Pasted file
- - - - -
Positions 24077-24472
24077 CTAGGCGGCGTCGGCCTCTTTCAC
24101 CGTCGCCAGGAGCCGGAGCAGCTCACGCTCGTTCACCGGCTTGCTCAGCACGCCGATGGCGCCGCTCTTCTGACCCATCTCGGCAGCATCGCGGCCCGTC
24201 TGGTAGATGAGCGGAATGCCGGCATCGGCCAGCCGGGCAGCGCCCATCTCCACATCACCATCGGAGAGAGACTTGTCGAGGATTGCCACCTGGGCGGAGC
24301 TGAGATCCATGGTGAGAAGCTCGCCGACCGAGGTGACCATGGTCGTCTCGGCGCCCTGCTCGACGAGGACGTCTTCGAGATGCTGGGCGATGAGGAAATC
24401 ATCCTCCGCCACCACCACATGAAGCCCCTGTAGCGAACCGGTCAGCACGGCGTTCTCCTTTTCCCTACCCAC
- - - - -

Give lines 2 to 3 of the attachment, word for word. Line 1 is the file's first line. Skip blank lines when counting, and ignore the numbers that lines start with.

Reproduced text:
24077 CTAGGCGGCGTCGGCCTCTTTCAC
24101 CGTCGCCAGGAGCCGGAGCAGCTCACGCTCGTTCACCGGCTTGCTCAGCACGCCGATGGCGCCGCTCTTCTGACCCATCTCGGCAGCATCGCGGCCCGTC